What Does the Mind Tell Us About Mind-Independent Reality?

Immanuel Kant famously turned the empiricism-rationalism debate on its head by proposing that, instead of our mental representations of reality having to conform to objective reality, it is objective reality that must conform to our mental representations (if such objects are to be represented at all). Kant, of course, was steeped in ideas that the categories of understanding, which shape our experience of the external world, issue from some transcendental apperception – essentially a soul, or unique human rationality.

Although wrong on many details, I think it would be difficult to proffer a successful argument that our perception of reality isn’t at least in some way shaped by the peculiar form of our consciousness. Unlike Kant, though, I would make this argument from an evolutionary point of view.

Though, to be fair to Kant, he died before the theory of evolution was discovered. Interestingly, the very discovery of the theory could be applicable to Kant’s idea of the synthetic a priori – evidence of evolution was certainly available to people of Kant’s time, but it took Darwin to “discover” the mechanism of natural (and sexual) selection. Is the inferential movement from the disparate facts to an explanatory theory an instance of the synthetic a priori? Indeed, it almost seems analytic: organisms with features the confer on them better survival skills will survive.

Anyway, what I have in mind is the fact that, absent any sort of soul or unique human rationality separating humans eternally by an insurmountable gulf from other organisms, what can we say about how reality must conform to our minds, and what does this tell us about reality itself? We are, in fact, of the same “substance” as all other organisms, from the most humble bacterium to the greatest minds in human history, and what they all have in common is that they have been molded by the environment. Some aspects of the environment are transient – the day-to-day weather, and even the climate itself – but other aspects are eternal.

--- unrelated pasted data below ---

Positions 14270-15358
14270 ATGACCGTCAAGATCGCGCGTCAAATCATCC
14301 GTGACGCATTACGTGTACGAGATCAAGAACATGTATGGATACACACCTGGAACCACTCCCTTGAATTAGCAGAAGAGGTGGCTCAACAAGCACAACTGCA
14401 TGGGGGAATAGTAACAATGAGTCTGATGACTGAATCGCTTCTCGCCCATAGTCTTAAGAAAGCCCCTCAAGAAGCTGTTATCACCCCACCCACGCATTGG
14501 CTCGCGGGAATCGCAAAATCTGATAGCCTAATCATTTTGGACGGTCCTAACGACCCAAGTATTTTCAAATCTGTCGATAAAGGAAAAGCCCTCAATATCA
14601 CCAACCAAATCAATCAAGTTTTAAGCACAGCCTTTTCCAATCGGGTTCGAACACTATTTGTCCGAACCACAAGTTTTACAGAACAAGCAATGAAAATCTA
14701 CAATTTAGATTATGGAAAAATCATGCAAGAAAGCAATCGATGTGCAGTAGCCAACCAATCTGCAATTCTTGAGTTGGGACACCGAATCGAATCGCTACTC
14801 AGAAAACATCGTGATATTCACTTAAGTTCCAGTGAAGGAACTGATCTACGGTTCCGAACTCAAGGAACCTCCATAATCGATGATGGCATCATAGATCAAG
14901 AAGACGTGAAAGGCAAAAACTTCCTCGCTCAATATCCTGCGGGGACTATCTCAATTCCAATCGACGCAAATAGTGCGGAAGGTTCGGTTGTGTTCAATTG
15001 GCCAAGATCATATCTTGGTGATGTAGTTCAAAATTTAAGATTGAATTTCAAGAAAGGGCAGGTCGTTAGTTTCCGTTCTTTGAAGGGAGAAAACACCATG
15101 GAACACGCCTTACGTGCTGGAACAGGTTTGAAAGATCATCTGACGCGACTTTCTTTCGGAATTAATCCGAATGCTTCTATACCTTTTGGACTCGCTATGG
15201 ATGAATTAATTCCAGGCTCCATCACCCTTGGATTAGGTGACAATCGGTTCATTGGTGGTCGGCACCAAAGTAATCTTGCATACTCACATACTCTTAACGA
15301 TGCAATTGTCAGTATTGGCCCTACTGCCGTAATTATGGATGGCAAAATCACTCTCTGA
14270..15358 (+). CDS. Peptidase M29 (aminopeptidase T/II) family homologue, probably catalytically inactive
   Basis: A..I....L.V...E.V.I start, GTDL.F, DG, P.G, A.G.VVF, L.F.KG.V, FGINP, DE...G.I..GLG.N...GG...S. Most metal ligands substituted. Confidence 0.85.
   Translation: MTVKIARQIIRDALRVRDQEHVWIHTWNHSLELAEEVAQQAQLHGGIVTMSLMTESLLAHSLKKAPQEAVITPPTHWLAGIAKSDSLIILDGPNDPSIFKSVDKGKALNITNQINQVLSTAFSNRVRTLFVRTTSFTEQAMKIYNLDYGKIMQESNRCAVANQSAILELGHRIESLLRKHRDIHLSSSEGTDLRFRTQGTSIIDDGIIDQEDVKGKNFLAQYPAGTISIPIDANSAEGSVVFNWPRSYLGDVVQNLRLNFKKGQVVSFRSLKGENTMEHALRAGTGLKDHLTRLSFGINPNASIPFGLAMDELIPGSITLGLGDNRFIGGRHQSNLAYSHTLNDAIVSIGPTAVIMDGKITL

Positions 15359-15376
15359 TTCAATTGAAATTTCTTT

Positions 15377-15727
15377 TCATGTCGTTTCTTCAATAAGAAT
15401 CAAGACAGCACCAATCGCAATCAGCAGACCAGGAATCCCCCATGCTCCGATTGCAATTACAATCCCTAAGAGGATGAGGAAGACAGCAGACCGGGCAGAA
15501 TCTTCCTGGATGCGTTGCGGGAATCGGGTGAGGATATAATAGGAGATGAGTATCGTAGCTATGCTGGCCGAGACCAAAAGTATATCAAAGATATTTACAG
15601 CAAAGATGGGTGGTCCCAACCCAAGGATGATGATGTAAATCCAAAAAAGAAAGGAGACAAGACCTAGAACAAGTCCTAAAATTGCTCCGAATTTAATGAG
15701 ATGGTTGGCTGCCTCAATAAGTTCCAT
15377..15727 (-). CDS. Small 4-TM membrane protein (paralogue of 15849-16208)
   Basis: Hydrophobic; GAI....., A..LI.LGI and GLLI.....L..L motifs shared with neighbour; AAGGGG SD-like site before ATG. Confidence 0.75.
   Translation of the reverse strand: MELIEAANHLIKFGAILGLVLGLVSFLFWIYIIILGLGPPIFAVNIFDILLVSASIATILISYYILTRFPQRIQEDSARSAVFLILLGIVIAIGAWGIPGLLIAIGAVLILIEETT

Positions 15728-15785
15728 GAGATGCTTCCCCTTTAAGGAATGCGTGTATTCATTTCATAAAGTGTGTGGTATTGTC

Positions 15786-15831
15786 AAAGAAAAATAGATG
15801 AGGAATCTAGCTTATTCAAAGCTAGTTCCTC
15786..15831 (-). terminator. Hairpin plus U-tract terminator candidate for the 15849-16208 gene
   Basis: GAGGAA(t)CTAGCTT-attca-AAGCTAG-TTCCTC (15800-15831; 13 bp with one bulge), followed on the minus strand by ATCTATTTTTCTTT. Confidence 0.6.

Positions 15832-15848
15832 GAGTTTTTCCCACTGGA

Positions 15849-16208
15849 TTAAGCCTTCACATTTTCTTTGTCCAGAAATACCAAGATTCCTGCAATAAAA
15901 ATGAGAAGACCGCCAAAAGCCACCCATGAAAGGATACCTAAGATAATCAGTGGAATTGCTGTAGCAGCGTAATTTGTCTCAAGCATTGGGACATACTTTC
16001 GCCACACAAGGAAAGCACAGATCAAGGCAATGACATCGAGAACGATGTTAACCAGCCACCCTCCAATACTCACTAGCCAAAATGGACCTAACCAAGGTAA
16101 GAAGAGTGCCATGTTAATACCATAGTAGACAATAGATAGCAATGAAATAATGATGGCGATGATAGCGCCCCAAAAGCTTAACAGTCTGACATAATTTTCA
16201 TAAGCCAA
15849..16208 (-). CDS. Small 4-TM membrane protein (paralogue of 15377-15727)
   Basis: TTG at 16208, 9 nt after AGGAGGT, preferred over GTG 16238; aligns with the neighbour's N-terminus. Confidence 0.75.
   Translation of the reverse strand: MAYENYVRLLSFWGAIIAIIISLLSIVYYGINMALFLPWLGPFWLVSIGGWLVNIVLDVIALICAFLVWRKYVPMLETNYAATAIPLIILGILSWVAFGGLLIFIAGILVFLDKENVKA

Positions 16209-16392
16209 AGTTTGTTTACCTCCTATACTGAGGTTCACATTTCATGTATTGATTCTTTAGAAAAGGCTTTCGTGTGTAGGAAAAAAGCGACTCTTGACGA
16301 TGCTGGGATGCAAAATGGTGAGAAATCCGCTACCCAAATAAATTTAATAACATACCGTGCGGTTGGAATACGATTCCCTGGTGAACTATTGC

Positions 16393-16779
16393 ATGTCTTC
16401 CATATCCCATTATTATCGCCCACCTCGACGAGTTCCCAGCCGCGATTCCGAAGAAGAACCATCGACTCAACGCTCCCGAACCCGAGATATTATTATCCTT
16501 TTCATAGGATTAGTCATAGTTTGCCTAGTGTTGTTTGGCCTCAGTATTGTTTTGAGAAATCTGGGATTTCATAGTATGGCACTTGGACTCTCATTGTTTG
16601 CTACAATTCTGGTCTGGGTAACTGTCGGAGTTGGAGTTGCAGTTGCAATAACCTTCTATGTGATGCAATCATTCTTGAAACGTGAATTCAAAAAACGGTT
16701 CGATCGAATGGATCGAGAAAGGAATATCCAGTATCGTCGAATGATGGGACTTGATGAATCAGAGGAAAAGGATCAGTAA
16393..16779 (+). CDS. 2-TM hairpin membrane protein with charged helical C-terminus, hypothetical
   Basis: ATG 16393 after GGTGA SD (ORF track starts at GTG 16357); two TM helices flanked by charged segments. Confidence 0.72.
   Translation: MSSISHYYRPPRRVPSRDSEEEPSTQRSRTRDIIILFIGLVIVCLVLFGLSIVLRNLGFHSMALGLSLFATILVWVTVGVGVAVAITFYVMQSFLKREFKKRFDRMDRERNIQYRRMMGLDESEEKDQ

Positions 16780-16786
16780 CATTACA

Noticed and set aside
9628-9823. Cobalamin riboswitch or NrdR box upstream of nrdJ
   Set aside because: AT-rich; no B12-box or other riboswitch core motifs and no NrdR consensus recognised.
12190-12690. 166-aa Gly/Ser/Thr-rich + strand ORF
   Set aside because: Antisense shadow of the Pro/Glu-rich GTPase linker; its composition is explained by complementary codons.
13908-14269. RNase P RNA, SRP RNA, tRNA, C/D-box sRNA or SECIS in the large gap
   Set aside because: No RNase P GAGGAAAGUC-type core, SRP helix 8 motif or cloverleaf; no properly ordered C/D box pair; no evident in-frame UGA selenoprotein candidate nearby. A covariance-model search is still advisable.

Examples of such (seeming) eternal features of our universe are some of the a priori categories identified by Kant: things like the spatiotemporality of the universe and cause-and-effect. Certainly, from an evolutionary point of view, being able to grasp such concepts must have conferred survival utility. Does that mean space, time, cause-and-effect, etc. are how the world exists in-itself, or are these concepts just incredibly useful tools that evolution came up with to aid in survival without actually corresponding to the way reality exists in-itself? Is it the case that perceiving and conceptualizing the world under such universal laws is some byproduct of a common ancestor of all organisms who operate under these concepts that, perhaps by mere chance, has not been superseded by some other way (whether more or less closely resembling reality in-itself) of navigating the world? Is it even possible to know anything outside of our umwelt?

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